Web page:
Our Jackets... ♫ What's Fuel Got to Do With It? ♬

What would be the worst things you could imagine happening in the wake of a major natural disaster?

Waiting in line for 30 hours to get 2 litres (or 0 litres) of gas? Having to burn broken furniture to cook your meals? Electricity black-outs for 12 hours each day? Medicines and blood becoming scarce at clinics and hospitals? Almost no available public transportation?

Everything described above is happening in Nepal now, has been for the last 3 months, and Nepal is in a crisis that is deepening week by week.

And no, it is not due to the earthquakes: this is all due to politics. 

Blockaded trucks at Border

Trucks blockaded and waiting at India-Nepal border. Photo credit: Saurav Mukherjee, india.com

 

Controversial Constitution and Border Blockades

Little landlocked Nepal relies solely on its two giant and only neighbours for imports: China to the north and India to the south. The earthquakes wreaked havoc on trade routes across the Himalaya to China, creating more reliance on Indian imports. 

In September, Nepal signed their first democratically-created constitution (they used to be a monarchy). To simplify something complicated, some Nepali people in the south feel marginalized by the new laws of the land and are protesting the constitution by blockading the border with India. 

Whether it's southerners blocking imports OR India preventing exports it's hard to tell. Either way, the result is that the flow of goods, medicines and fuel has slowed to a trickle into Nepal. 

Fuel Shortages

The import of various fuels into Nepal has been severely restricted and scarcity is the result. 

Sunita cooking with cardboard tubes

Rajan's wife, Sunita, preparing dinner, using cardboard tubes from fabric rolls as fuel.
Photo credit: Rajan Dulal.

For a while, there were reserves of propane for cooking, kerosene for cooking and light, gas for motorcycles and cars, diesel for buses and aviation fuel for planes. Residents of the country would line up, unhappily but patiently, for fuel of all kinds: Rajan (our manufacturer) spent 30 hours on line to obtain 5L of fuel for his motorbike last month. Transportation within the country has become more and more restricted: public transportation has been decreasing to disappearing, and infrequent buses are transporting people inside, out and on top just to try get people to their destinations.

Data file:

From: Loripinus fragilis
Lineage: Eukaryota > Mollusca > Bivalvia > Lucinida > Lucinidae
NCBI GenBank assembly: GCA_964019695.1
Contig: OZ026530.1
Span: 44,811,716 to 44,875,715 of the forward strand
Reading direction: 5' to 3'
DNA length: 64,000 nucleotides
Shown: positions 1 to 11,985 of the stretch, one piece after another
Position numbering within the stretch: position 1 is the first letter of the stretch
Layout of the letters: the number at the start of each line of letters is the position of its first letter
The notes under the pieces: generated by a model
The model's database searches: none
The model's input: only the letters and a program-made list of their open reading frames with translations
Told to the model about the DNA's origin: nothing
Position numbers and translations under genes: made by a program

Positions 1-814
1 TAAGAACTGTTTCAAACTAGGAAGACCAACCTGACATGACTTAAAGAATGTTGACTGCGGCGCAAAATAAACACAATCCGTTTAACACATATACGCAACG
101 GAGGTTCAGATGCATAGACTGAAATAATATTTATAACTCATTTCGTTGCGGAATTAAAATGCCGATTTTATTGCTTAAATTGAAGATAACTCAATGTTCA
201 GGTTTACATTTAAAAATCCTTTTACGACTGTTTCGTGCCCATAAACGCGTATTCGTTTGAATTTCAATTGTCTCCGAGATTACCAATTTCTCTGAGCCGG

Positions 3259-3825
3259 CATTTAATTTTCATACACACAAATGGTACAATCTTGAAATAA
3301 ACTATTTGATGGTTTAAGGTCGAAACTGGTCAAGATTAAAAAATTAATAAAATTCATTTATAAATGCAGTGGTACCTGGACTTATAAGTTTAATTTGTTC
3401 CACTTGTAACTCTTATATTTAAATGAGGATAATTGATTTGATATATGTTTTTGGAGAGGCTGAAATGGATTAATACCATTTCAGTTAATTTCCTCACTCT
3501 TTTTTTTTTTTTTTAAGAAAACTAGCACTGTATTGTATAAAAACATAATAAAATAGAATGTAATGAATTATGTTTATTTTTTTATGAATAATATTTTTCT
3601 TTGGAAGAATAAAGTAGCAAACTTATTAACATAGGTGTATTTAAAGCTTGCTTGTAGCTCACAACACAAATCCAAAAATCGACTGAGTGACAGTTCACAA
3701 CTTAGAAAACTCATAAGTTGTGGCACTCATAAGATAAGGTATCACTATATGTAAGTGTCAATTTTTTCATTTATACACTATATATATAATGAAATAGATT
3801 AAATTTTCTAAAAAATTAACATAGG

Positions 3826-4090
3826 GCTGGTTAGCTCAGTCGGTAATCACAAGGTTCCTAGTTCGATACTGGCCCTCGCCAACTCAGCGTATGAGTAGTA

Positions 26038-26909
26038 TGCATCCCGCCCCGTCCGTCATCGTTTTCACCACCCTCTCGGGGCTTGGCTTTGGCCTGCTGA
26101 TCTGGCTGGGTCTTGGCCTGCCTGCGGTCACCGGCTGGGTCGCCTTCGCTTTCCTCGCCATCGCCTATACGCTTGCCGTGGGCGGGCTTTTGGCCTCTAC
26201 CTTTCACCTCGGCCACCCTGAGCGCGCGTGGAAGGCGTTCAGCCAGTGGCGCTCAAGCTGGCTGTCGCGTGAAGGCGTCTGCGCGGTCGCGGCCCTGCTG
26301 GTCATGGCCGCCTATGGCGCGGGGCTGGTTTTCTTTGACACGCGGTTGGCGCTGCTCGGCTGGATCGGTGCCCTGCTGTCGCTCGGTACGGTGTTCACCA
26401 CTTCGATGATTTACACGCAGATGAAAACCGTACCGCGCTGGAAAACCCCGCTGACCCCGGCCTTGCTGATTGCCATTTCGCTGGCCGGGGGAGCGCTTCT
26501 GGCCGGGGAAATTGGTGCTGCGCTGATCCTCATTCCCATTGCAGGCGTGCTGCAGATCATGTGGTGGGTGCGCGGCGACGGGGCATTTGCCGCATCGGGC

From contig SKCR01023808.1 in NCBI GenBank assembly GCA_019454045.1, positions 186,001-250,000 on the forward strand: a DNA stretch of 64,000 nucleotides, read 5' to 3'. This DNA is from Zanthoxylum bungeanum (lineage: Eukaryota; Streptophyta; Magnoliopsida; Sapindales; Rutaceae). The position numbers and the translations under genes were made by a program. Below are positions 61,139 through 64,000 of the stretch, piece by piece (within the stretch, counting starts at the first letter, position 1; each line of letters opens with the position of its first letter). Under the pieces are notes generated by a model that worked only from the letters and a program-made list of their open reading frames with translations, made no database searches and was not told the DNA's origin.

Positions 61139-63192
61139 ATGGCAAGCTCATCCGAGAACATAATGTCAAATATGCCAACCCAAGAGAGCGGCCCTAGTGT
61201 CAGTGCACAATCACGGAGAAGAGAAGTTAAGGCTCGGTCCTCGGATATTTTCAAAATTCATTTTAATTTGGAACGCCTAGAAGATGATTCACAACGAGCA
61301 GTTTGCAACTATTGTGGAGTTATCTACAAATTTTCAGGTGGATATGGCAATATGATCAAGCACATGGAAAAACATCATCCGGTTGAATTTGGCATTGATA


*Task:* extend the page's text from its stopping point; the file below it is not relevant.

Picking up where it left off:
Now that fuel reserves have dwindled, there is a new sense of urgency setting in. The government has started bringing large chunks of wood into the city from outlying jungle areas and selling it for fuel. Rajan's family has been burning the cardboard tubes from the fabric rolls to cook their meals on the roof of their home/factory in the middle of downtown Kathmandu. We learned from Kamal that Jasper's mother, Nanu, has been burning broken wooden furniture and window frames (detritus from the earthquakes) for cooking in the absence of fuel or firewood.

Cooking gas is the most treasured item now in Kathmandu. Endless lines are everywhere.. this is at Balaju near Thamel, Kathmandu… people were literally camping days and nights to get a cooking gas… and same for fuel for two and four wheeler…and its been months… only in Nepal…this is collective punishment against basic Human Rights please SHARE, the world needs to know…

Posted by Daniel Tamang on Thursday, November 19, 2015